No amount of champagne, cakes or booze-fuelled parties can mask the reality of the what the ANC has become.
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President Cyril Ramaphosa. (Photo: Felix Dlangamandla)
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Regardless of who lets the cat out of the bag, Ramaphosa will be facing tough issues surrounding the perception of his cozy relationship with big business, if it turns out the usual suspects donated to his campaign, writes Kyle Cowan.
“We want the President to come clear [sic]. To explain and take the country into confidence as to who are the people who donated money in the CR17 campaign and what do they stand to benefit… We need the names. Not leaked documents, Mr President.” – EFF leader Julius Malema, SONA debate, June 25, 2019.
The battle lines for control of South Africa post the Jacob Zuma era have been drawn.
It is radical economic transformation (RET) versus white monopoly capital – two extremes that have divided the national discourse and ideology along a decidedly racial line.
We may not yet have descended to a state of open warfare, but skirmishes are breaking out across the board. The ultimate prize? The soul of the ANC, and inevitably, the occupancy of the highest office in the land.
If you have been keeping a close eye on developments surrounding Public Protector Busisiwe Mkhwebane's investigation of a R500 000 donation to Cyril Ramaphosa's 2017 ANC presidential campaign by embattled Bosasa CEO Gavin Watson, you would have realised by now it is about far more than just this one small donation, out of a reported 200.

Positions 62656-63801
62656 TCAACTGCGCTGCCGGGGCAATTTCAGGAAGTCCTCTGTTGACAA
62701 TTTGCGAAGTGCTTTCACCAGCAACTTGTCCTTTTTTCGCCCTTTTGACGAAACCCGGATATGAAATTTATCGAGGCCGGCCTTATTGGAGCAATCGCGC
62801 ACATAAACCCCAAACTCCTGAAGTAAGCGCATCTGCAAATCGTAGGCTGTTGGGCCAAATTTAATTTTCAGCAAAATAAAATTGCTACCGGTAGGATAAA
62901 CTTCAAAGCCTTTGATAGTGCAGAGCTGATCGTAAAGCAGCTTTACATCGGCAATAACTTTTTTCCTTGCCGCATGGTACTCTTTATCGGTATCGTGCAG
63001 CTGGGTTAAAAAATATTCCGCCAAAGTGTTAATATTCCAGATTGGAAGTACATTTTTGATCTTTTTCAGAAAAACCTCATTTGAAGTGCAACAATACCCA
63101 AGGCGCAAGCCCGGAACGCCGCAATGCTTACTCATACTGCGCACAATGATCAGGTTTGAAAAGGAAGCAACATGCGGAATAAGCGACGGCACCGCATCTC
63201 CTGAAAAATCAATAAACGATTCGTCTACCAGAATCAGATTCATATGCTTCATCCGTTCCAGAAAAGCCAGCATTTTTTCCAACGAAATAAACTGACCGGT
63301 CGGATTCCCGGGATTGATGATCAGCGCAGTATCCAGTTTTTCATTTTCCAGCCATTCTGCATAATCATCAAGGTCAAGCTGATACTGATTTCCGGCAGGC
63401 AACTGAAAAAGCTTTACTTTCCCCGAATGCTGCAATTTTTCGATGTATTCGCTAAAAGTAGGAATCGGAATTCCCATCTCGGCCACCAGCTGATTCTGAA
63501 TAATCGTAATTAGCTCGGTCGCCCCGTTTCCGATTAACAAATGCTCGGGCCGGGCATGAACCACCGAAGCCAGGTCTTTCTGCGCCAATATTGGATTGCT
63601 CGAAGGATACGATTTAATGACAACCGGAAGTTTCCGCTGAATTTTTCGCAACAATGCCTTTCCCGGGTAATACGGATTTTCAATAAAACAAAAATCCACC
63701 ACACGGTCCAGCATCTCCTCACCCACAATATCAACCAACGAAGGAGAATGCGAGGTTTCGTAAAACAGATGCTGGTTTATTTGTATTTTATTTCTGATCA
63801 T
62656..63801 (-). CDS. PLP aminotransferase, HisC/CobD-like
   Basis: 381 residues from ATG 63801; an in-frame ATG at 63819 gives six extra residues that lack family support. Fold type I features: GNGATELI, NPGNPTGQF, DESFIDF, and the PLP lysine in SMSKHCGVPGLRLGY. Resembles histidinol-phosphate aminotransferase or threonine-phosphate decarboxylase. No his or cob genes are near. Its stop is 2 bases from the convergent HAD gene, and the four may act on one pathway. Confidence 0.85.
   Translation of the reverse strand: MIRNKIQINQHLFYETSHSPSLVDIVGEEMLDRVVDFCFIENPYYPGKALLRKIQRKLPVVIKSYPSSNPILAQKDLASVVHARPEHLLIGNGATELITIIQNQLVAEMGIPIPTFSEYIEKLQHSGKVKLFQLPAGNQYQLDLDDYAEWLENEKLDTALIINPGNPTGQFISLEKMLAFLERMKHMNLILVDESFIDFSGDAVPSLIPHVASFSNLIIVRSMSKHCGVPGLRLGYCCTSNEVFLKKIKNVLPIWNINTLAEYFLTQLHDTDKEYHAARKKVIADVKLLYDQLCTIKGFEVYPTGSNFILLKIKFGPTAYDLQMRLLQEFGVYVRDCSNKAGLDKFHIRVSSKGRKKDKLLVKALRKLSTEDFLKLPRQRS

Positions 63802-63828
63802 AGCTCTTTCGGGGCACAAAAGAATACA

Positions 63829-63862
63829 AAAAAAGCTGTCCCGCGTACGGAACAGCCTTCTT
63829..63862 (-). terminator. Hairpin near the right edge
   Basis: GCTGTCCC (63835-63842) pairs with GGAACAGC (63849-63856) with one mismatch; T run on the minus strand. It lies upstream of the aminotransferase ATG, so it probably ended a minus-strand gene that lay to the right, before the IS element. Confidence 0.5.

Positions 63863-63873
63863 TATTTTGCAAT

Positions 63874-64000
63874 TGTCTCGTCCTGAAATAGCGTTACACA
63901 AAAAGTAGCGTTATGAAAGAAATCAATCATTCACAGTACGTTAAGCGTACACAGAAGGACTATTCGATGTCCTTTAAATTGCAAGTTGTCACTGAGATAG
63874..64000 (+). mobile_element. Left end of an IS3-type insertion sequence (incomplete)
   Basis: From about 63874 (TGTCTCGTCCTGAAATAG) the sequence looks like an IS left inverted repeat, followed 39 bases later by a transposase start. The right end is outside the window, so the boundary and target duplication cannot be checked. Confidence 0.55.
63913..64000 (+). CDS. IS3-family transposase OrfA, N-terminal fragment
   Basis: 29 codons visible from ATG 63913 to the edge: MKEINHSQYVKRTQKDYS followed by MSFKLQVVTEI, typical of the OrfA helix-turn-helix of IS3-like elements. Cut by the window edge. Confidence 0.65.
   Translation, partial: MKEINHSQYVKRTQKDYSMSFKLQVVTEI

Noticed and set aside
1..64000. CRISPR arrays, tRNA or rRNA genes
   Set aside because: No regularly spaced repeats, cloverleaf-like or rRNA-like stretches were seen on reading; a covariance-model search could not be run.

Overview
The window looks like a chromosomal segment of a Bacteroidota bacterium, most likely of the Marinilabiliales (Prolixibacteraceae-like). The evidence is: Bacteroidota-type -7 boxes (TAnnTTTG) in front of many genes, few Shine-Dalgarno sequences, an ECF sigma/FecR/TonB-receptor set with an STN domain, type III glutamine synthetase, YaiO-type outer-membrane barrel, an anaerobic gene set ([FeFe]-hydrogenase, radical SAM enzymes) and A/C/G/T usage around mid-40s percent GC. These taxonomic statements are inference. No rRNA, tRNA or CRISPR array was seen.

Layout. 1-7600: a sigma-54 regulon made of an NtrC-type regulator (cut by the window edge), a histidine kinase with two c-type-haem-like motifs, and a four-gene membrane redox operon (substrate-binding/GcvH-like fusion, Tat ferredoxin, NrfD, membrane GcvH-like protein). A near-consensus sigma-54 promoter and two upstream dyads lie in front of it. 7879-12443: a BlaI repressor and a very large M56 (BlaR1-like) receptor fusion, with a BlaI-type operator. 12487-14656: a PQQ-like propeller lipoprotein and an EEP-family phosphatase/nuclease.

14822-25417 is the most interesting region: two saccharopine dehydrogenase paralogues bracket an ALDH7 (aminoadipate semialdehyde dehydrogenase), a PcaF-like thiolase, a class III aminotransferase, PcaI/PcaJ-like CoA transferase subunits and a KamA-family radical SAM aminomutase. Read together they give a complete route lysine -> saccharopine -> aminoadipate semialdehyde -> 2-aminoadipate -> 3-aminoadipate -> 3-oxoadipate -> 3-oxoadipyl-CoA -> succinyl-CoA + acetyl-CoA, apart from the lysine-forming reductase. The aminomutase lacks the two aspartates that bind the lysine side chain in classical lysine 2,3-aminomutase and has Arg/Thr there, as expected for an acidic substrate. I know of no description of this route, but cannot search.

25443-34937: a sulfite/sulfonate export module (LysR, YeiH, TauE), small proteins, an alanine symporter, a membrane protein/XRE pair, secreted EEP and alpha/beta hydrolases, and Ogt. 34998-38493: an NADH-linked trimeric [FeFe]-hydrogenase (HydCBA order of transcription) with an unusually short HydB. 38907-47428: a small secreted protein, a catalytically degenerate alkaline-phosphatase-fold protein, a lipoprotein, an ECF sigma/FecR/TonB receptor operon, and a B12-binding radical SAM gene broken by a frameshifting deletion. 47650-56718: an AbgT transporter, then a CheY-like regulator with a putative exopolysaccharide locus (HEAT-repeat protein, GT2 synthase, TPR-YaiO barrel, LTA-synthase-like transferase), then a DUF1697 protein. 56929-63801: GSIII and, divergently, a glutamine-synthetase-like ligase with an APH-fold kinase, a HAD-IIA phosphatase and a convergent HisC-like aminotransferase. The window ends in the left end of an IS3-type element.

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Her decision to simply ignore ANC secretary-general Ace Magashule's involvement in the Guptas' disastrous and criminal Estina dairy farm debacle as well as a recommendation to change the mandate of the Reserve Bank (both overturned by the courts) leave much to be desired.
The proponents of RET have a few things in common, dubious personal characters aside (the infamous Carl Niehaus springs immediately to mind) they have all supported Zuma as "the father of RET" and united behind a collective hatred for a group of old, ultra-rich white businessmen commonly known by the Bell Pottinger inherited term, white monopoly capital.